Coronavirus makes San Francisco doctors fly to New York to fight the virus – and they have a warning for us

Coronavirus makes San Francisco doctors fly to New York to fight the virus – and they have a warning for us

Coronavirus makes San Francisco doctors fly to New York to fight the virus

Doctors in San Francisco who volunteered to help relocate New York during the coronavirus epidemic returned home.

They describe some of the terrifying scenes they saw and note that many of the patients were in their 40s and 50s.
They urge people to take public health guidelines very seriously.

When Dr. Ethan Weiss arrived at replacement York in late April, he began his first shift almost immediately.

Dr. Weiss is a cardiologist based in San Francisco, where the number of hospital admissions for Coffed 19 was relatively low. He decided to help with the massive coronavirus a replacement York epidemic because he felt unable to sit at home.

Dr. Weiss was just one of the doctors and nurses in the University of California San Francisco hospital system who risked their lives traveling to Manhattan. The city of Ny has now reported more than 20,000 deaths. Another group went to Navajo Nation, another hotspot, which lost 6,000 people due to the coronavirus.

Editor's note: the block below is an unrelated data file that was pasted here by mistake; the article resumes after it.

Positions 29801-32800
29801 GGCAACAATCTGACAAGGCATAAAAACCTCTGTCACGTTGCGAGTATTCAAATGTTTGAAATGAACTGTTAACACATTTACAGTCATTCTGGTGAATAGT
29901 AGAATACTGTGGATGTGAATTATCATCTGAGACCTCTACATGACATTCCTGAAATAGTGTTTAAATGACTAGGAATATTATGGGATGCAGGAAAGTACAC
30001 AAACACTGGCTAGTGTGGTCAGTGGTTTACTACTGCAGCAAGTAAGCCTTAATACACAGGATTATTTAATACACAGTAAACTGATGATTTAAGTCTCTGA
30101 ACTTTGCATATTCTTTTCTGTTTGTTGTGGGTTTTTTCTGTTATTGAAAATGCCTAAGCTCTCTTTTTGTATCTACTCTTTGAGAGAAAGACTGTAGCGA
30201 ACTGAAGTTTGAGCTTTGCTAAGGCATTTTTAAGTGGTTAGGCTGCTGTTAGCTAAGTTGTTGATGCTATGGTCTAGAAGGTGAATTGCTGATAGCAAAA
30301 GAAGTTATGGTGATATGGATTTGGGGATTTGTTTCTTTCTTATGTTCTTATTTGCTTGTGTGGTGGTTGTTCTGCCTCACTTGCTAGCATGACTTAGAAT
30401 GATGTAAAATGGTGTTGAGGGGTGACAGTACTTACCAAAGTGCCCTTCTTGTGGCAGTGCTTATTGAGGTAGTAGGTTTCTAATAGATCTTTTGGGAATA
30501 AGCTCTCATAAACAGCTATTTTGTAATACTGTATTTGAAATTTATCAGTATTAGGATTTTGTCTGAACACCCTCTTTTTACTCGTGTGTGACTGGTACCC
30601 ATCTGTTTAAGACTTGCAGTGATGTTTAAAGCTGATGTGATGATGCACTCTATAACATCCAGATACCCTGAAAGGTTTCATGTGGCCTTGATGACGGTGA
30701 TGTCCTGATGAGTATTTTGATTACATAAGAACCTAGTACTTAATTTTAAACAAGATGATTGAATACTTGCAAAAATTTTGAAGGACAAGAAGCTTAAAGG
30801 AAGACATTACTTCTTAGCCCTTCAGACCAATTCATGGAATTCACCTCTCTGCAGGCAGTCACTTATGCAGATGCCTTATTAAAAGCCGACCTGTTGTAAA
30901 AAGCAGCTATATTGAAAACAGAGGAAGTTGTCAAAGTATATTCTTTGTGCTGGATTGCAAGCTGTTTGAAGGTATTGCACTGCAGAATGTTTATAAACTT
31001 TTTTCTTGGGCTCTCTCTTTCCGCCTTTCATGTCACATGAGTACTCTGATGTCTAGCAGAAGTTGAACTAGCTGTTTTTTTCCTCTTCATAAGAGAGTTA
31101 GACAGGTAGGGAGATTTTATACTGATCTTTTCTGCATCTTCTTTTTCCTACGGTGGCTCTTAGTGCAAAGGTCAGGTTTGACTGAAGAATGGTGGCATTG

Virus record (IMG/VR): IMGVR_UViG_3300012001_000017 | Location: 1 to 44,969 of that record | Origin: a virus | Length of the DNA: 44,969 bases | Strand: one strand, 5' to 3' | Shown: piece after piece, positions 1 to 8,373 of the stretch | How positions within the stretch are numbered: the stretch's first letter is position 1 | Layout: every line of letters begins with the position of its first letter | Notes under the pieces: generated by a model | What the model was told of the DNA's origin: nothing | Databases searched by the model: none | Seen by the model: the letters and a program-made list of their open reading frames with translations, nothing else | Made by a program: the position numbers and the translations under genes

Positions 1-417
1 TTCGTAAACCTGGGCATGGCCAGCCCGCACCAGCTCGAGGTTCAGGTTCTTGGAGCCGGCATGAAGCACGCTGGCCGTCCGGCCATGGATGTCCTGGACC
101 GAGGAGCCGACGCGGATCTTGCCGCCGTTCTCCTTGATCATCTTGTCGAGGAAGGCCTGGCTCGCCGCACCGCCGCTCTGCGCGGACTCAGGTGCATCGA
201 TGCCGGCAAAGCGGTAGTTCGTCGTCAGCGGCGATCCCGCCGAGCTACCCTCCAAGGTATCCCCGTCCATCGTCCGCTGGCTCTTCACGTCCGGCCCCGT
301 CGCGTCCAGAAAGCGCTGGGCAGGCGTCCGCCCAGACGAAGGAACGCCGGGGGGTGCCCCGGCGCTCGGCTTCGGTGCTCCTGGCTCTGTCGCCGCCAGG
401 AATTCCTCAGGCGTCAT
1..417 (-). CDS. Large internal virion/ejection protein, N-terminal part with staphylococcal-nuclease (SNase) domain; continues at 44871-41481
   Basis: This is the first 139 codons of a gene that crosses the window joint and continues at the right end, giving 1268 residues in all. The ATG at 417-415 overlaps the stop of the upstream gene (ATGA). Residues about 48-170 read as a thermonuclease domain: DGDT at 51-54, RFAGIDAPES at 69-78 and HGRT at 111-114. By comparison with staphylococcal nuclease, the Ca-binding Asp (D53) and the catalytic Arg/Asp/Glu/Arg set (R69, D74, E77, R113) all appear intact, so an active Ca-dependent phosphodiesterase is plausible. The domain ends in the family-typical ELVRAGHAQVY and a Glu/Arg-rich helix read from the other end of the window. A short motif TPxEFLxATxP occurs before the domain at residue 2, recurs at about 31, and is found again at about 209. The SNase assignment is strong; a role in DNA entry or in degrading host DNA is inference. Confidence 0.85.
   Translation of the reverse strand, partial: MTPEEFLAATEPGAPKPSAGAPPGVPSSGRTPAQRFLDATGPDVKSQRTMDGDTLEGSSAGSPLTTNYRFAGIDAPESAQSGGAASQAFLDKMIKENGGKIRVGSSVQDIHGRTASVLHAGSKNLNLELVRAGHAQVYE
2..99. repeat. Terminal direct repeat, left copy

According to the chief of medicine, Dr Bob Wachter, around 40 UCSF doctors and nurses have crossed various disciplines to get to the coronavirus hotspots.

It has now been almost a month since Weiss returned to San Francisco. He is happy with his departure, but he describes it as one of the most difficult experiences of his life. He is concerned that many people still do not take public health guidelines seriously.

“I’m in a dark place now,” he told me by phone in late May. “Everyone is impatient. Many people think they have ended this epidemic. They do not understand that it will be like this for a while.”

coronavirus is still a key part of the national conversation, but researchers have found increasing evidence of “the stress of the epidemic.” Many people aspire to return to normal life after months of coverage. In addition, many states are reopening private companies and President Trump has said he plans to hold rallies, which sends a signal that the epidemic is under control.

But in June, coronavirus continues to spread to the United States. Arizona, Texas and Utah, among other states, have reported an increase in diagnosed cases and hospitalizations. Epidemiologists and public health experts remain concerned.

Now these doctors are urging anyone who listens to take the pandemic seriously and continues to monitor precautions.

“There is no way to describe how terrible this disease is until you see it,” said Dr. Michelle You, a physician in pulmonary and intensive care at the University of California at San Francisco, who worked in a hospital in the outer districts of NY. “The nurses continue to appear every day, and they will continue to appear, but you can see the fatigue on their faces.”


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